Joshua Tree National Park was first established as a national monument in 1936 and then became a national park in 1994. The park was established to preserve an ecologically dynamic region of the California Desert, a transition zone between the Colorado and Mojave Deserts. The park provides recreational opportunities to approximately 1.2 million visitors annually, and protects and preserves a rich array of natural and cultural resources.
Despite the seeming vastness of the desert landscape, the park’s ecosystems are fragile and marked by climatic extremes. Natural water sources in the park are scarce, and the land appears parched. Rainfall is infrequent, but sudden downpours occasionally inundate the land.
The park offers remarkable geologic displays of exposed granite monoliths and rugged mountains of rock. Washes, playas, and alluvial fans form an extensive and complex desert mosaic.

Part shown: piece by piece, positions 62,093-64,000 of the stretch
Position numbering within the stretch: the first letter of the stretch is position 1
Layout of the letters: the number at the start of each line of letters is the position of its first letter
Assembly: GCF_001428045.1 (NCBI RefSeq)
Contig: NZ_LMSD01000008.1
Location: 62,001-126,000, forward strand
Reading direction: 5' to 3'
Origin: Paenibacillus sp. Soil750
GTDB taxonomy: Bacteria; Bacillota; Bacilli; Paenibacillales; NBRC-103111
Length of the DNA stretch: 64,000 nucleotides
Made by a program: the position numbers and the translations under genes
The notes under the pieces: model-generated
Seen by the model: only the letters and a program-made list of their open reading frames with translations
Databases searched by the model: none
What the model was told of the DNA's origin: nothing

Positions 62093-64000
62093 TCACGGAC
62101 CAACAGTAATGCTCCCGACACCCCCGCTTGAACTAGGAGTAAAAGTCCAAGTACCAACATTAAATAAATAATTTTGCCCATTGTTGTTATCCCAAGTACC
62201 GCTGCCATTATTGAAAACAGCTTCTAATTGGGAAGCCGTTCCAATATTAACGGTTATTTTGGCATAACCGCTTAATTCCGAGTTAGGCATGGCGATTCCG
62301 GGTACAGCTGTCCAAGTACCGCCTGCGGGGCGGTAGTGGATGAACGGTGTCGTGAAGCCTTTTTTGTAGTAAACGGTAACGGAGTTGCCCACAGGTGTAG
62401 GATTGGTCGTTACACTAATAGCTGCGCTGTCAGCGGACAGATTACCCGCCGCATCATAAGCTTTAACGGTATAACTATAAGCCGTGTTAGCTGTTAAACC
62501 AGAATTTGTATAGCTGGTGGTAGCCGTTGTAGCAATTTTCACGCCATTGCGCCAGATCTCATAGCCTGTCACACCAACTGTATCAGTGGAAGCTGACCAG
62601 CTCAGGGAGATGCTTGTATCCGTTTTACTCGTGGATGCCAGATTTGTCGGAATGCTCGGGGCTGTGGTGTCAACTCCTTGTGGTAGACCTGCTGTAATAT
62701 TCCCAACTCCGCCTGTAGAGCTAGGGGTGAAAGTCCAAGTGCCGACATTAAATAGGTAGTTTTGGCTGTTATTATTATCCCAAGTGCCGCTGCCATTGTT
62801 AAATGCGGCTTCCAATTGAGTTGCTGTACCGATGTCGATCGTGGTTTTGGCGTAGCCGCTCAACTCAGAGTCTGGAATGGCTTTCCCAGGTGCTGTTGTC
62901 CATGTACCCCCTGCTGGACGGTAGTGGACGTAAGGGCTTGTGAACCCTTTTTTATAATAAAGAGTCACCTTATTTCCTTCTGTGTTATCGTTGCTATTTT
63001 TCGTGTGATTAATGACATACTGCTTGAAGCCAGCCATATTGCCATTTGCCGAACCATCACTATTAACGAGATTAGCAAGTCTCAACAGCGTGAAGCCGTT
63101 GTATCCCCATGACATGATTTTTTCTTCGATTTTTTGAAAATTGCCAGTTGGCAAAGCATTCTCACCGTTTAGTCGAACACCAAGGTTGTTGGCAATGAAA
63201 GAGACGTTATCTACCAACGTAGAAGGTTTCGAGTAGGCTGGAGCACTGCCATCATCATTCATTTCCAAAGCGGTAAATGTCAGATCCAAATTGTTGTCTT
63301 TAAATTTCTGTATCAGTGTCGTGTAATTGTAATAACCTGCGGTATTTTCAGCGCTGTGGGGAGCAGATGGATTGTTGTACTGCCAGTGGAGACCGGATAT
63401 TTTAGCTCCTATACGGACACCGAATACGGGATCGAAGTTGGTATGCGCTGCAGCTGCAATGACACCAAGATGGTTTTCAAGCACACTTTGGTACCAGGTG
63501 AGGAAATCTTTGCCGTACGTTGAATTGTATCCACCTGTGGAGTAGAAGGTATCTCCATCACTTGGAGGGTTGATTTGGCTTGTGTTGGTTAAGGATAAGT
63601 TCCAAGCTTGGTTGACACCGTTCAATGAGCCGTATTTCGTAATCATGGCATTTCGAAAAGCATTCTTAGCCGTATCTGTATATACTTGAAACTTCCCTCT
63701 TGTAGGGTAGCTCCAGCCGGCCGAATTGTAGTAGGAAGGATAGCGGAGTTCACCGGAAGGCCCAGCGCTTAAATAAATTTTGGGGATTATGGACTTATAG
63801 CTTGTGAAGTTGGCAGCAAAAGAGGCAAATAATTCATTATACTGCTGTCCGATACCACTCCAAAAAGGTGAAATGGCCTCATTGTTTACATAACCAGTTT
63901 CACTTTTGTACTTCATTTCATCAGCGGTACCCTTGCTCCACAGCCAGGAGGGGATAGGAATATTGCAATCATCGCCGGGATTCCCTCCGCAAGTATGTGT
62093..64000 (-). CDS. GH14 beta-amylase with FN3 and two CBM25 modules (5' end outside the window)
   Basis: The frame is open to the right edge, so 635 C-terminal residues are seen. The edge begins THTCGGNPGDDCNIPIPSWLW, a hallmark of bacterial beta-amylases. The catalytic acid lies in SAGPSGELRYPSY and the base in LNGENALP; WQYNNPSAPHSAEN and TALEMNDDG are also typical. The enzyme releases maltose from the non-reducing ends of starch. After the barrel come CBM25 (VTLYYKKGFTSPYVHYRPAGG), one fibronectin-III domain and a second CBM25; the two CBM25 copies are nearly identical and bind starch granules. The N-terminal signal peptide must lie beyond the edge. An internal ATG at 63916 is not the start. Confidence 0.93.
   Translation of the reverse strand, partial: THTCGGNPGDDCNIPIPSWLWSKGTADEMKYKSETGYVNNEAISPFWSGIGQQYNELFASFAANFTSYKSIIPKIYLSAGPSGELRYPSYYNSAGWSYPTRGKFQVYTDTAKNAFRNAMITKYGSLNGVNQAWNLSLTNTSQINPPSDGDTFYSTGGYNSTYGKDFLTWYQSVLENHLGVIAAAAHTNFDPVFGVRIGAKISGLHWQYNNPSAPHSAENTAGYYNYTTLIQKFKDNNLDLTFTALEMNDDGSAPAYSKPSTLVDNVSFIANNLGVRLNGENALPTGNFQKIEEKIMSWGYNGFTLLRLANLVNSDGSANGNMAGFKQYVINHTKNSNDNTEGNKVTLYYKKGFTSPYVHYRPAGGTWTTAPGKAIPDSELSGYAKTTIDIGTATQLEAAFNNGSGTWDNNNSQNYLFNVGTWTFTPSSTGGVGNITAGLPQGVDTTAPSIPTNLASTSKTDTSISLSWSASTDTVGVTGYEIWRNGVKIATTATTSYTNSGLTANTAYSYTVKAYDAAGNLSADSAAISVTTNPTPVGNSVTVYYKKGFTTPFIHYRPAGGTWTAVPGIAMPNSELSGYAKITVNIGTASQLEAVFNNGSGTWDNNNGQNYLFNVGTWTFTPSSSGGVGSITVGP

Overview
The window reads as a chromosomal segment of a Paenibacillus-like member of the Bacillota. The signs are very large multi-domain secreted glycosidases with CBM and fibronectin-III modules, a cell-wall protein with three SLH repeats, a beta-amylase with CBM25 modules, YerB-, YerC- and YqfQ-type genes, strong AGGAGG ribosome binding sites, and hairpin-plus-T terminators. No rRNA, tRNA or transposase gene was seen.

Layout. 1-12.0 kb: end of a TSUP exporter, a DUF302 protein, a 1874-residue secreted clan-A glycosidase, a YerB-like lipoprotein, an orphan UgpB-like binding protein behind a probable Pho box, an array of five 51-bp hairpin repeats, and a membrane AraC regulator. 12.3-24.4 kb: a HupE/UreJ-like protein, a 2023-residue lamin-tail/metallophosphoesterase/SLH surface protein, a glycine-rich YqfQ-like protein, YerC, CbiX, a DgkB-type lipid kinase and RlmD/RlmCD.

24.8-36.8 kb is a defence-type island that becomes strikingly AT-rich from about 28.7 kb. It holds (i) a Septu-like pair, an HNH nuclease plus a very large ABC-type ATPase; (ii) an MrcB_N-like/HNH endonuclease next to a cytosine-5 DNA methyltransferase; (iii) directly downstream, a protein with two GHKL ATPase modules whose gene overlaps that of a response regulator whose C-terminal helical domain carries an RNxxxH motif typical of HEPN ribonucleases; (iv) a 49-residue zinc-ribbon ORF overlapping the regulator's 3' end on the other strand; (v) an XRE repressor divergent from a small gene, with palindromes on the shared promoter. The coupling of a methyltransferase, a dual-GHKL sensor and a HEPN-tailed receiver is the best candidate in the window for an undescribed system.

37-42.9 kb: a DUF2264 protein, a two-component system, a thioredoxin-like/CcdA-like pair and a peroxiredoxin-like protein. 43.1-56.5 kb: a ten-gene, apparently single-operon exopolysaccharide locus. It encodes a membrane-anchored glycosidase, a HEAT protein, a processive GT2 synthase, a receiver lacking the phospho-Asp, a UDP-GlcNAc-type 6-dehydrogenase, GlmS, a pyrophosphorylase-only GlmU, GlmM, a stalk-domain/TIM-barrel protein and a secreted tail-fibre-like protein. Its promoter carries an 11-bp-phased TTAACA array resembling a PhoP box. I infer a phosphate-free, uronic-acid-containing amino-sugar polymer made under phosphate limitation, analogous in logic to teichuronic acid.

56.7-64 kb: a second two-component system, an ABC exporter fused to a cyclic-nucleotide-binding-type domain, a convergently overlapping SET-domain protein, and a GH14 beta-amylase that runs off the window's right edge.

In the late 1800s prospectors, cattle ranchers, and miners arrived in the desert. These settlers built dams and mines; their remnants are found at Ryan Ranch, Desert Queen Mine, Barker Dam, and Desert Queen Ranch, which are all popular visitor destinations today.
These stresses to the desert landscape inspired Minerva Hamilton Hoyt, a Pasadena resident, to work to bring national attention to the issue of desert protection. She was instrumental in helping to establish Joshua Tree National Monument in 1936.
Visitors come to Joshua Tree National Park to bird-watch, backpack, camp, hike, horseback ride, and rock climb. The park is recognized worldwide as a rock climbing destination with more than 4,500 established climbing routes concentrated within approximately 100,000 acres of land in the western section of the park. During wet years, the park offers a vivid display of wildflowers, attracting a higher numbers of visitors.
Park Mission Statement
Cultural and Historic Features